Though the Ozarks’ Region may cast a wide net geographically, I believe Blevins’ “Natives & Newcomers,” Chapter 2, is one of his best chapters. Blevins weaves together the history of the Native & Transported Tribes into the Ozarks; all the while, he interlaces how explorers Thomas Nuttall and Henry Rowe Schoolcraft fit into the narrative along with Gov. Crittenden’s & Izard's perspective (to name a few). This chapter aptly details the Native American Nations and their wars along with the Osage Decline & Cherokee Ascension in the Ozarks. Furthermore, the latter part of this chapter has causes me to look back again at Arkansas Territory Gov. Izard and the events that transpired in the Arkansas Territory. Blevins references important excerpts and events in his book during this era which are relevant for historians pause and re-examine the views & conflicts transpiring in the Ozarks. For example, on page 63, Blevins references The Territorial Papers of the United States. Vol. 20, 1825-29, and I am offering an excerpt here as a teaser for historians and readers to realize the dynamics transpiring at this time: 

“Reflecting on the excitement in the White River valley a couple of years later, Arkansas territorial governor George Izard interpreted the gathering of the immigrant nations as both a plan “to exterminate” the Osages and a general insurrection among the “Savages west of the Mississippi.” 2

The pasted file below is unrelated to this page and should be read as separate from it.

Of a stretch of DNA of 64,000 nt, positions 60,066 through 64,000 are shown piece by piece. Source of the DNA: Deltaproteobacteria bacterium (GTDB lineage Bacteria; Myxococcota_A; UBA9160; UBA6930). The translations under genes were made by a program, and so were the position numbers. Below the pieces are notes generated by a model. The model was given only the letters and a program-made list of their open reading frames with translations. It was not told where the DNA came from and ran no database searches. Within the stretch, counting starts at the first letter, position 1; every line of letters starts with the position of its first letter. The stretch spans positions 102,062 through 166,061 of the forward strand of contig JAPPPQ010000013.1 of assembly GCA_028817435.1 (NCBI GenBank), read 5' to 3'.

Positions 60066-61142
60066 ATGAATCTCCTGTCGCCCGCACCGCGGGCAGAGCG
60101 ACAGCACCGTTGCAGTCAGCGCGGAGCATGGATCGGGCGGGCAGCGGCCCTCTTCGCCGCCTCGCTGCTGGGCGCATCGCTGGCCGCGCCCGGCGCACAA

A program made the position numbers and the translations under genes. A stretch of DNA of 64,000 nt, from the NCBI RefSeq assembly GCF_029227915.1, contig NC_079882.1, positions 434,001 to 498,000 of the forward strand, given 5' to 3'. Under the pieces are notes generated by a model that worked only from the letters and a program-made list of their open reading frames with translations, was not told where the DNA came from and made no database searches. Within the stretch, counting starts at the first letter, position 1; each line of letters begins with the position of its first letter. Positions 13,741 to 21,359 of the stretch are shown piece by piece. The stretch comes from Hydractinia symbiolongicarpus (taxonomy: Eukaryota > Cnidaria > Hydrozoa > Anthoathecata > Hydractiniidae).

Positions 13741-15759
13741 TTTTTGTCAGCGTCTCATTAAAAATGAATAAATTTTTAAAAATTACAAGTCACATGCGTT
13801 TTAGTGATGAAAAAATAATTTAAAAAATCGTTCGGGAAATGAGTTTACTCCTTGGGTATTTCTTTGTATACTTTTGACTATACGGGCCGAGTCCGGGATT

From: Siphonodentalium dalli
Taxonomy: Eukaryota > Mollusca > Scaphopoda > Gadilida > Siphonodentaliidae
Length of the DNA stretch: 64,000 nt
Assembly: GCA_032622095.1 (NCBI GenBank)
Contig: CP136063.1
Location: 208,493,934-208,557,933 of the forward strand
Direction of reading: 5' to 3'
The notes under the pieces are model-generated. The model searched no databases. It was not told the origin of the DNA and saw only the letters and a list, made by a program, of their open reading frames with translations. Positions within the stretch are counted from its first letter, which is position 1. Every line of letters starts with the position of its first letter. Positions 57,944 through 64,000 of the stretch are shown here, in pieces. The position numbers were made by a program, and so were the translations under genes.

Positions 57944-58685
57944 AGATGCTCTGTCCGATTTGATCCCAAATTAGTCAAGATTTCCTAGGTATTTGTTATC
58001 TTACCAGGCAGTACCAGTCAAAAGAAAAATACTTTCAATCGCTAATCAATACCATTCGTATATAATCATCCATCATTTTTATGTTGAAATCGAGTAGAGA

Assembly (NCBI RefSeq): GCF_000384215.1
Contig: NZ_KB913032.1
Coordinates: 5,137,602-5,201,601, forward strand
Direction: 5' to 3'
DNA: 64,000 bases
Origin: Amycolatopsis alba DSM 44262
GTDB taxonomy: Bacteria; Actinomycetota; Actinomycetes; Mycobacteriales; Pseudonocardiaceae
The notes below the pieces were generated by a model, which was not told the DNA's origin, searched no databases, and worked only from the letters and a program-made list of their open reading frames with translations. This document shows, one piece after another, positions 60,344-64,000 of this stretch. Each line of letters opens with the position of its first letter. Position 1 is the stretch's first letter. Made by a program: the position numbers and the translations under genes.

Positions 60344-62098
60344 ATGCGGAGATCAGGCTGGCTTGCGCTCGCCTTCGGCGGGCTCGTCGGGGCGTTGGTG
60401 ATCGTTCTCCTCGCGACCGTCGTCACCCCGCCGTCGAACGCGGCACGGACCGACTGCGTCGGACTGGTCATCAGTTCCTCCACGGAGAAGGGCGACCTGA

A portion of Governor Izard's Letter to the Secretary of War on behalf of the Arkansaw Territory.
This era of history is rarely discussed, but it’s full of relevance.

Personal Opinion:
Currently, it seems this period in history is not elaborated as much as other illustrious times like the Civil War or Reconstruction. It's possible that this could be attributed partially to the recent celebration of the Sesquicentennial Celebration (150 years) of the Civil War, and it has overshadowed this era. Additionally, I believe the lack of discussion may sometimes stem from the deficiency of popular scholarship because documenting the dynamics of ethnic groups and events seems to spur racial tensions in today's society. These dynamics are not something to be swept under the rug under in the guise of political correctness. American historians & citizens need the intellectual freedom to discuss these issues and savor the lessons garnered. Nevertheless, I’m glad Blevins details these significant elements in the first part of the nineteenth century.

Fireplace hearth from the Looney Tavern
in Randolph County, Arkansas.
Back to the Review: